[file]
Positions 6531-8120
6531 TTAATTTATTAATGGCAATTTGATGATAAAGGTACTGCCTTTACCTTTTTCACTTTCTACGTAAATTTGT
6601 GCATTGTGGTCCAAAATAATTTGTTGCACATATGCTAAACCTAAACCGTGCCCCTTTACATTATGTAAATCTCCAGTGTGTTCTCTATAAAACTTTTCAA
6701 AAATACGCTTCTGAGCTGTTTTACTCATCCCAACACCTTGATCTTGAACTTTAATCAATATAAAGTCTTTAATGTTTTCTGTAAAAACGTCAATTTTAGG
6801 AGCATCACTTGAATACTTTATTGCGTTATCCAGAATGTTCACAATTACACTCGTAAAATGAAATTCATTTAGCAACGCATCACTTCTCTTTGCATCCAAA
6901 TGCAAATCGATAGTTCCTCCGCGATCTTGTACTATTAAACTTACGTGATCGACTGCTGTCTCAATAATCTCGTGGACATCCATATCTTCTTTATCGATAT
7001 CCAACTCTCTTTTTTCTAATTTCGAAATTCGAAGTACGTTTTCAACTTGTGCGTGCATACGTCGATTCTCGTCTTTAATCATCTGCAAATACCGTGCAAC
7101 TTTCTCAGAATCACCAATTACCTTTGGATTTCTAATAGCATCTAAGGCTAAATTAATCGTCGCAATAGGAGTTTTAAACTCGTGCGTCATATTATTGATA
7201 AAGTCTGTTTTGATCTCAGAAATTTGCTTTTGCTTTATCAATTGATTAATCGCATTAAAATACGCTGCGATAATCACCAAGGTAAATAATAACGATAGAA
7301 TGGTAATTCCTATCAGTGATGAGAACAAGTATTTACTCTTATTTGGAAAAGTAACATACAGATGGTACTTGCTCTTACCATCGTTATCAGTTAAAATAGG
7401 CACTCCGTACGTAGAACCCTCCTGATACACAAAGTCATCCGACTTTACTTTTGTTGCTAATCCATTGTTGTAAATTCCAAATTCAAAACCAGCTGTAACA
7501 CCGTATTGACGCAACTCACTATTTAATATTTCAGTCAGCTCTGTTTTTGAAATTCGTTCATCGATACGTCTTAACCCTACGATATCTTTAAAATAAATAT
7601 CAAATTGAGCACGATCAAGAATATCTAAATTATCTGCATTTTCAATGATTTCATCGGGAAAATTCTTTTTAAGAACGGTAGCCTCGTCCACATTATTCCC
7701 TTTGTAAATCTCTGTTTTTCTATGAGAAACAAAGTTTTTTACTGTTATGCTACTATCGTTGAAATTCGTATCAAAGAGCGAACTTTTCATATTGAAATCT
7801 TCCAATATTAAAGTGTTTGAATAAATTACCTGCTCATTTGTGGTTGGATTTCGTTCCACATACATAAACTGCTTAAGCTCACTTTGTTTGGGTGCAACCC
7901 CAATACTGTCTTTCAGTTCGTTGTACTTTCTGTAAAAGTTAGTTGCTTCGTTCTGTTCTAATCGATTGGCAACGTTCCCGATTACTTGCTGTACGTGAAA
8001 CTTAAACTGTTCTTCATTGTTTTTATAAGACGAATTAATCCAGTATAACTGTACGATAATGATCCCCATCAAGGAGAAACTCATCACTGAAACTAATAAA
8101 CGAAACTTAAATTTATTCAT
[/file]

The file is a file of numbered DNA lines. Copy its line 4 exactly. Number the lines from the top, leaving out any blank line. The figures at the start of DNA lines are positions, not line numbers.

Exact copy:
6701 AAATACGCTTCTGAGCTGTTTTACTCATCCCAACACCTTGATCTTGAACTTTAATCAATATAAAGTCTTTAATGTTTTCTGTAAAAACGTCAATTTTAGG